Ecosystem Marketplace is taking an up-close look at the landscapes approach to nature and conservation starting with two Katoomba Meetings this spring, which will help prompt cross-sector collaboration. Meanwhile, EM monitors landscapes thinking activities in Yorkshire, England and the US.
This article was originally posted in the Water Log newsletter. Click here to read the original.
28 February 2014 | Environmental finance has always been something of a double-edged sword.
Mechanisms like species banking, forest-carbon crediting, and investments in watershed services draw finance into conservation, based on the fundamental recognition that our civilization depends on clean air, clean water, and resilient ecosystems. On the other hand, focusing efforts (and finance) on specific ecosystem values favors those that can be measured and verified, which means we run the risk of leaving a whole symphony of ecosystem services unaccounted for and unsupported.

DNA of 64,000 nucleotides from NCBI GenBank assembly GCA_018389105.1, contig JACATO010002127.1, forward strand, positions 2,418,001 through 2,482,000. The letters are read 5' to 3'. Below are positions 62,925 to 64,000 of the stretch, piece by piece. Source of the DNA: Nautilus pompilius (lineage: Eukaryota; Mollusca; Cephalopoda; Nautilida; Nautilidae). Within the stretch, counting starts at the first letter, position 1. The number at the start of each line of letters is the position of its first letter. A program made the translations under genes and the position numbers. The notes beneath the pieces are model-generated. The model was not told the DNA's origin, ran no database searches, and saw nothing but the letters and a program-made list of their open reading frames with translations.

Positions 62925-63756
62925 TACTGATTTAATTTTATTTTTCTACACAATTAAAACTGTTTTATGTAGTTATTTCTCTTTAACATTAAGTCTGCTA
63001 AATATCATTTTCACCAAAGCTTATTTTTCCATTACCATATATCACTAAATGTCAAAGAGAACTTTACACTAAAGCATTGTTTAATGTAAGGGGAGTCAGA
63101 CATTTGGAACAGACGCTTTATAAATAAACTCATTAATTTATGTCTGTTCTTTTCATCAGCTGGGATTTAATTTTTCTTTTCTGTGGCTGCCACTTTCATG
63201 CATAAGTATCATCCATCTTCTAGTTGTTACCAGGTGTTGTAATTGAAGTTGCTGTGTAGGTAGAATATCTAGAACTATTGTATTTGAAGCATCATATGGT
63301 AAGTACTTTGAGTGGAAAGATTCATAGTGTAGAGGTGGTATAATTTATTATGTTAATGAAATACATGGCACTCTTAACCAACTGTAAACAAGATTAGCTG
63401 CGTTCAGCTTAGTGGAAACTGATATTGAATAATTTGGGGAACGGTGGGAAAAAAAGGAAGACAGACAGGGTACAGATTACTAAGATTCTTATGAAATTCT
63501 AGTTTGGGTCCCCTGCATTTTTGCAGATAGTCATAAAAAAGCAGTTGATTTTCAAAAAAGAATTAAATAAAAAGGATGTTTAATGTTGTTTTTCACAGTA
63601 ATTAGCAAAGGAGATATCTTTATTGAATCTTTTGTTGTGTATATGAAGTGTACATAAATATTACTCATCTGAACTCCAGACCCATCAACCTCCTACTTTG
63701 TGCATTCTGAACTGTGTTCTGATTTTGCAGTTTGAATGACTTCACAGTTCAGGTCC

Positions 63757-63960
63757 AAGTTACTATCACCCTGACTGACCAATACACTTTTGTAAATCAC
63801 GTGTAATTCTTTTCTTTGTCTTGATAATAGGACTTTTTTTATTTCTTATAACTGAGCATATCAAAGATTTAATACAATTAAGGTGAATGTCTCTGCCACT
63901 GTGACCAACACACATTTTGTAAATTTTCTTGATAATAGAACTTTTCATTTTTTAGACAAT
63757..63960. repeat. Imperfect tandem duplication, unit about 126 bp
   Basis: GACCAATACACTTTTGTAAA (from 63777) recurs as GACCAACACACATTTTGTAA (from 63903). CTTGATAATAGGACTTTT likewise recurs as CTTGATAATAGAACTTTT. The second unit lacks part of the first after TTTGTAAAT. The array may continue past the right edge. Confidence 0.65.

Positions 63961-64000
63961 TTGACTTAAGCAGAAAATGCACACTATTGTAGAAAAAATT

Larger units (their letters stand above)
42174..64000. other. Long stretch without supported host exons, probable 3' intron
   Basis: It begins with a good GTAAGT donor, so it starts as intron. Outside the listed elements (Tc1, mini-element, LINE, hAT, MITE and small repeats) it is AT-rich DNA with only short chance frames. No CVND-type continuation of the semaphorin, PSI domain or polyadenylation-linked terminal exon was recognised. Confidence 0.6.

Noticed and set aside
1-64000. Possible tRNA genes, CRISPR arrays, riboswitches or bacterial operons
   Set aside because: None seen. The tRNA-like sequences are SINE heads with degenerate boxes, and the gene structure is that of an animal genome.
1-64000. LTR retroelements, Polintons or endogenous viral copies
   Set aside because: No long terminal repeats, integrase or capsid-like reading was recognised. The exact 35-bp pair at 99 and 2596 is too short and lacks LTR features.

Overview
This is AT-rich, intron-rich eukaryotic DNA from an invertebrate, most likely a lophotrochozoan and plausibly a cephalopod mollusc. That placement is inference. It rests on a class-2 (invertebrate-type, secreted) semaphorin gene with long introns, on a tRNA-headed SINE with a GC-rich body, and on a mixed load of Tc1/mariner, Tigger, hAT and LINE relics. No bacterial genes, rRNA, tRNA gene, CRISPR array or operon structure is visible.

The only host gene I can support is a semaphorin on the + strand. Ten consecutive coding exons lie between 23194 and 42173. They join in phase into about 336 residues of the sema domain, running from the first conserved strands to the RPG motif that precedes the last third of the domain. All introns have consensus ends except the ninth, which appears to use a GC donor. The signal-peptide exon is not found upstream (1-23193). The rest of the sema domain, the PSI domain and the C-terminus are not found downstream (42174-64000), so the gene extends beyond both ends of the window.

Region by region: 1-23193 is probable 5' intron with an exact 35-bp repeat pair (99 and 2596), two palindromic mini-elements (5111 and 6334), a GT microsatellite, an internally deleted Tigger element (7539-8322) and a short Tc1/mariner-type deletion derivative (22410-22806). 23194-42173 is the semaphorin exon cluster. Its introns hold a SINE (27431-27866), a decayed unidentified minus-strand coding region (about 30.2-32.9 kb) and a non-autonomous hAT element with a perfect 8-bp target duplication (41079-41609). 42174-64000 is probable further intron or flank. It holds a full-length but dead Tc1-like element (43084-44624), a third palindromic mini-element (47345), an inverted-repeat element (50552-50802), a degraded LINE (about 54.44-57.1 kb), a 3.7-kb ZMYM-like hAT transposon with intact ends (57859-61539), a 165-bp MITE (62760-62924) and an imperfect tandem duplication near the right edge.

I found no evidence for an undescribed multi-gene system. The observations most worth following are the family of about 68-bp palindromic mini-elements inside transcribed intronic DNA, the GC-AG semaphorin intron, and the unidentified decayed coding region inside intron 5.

Scientifically, that never made sense. Forests feed rivers, which feed farms, which feed us. It all links together. But our economic and regulatory systems weren’t designed with nature in mind.
But creating sustainable landscapes requires the cooperation of major agriculture players, policy makers, and financial institutions, as well as scientific experts in deforestation, water, and biodiversity.
Landscape approaches are a recurring feature in this month’s Water Log as well.
We have stories about
We think stories like this are important. A ‘landscape approach’ sounds nice (or all “motherhood and apple pie,” as they might say in Yorkshire) but the average observer might wonder what, exactly, investing in nature at a landscape scale looks like in practice.
We suggest taking a look at coverage of a recent
— The Ecosystem Marketplace Team
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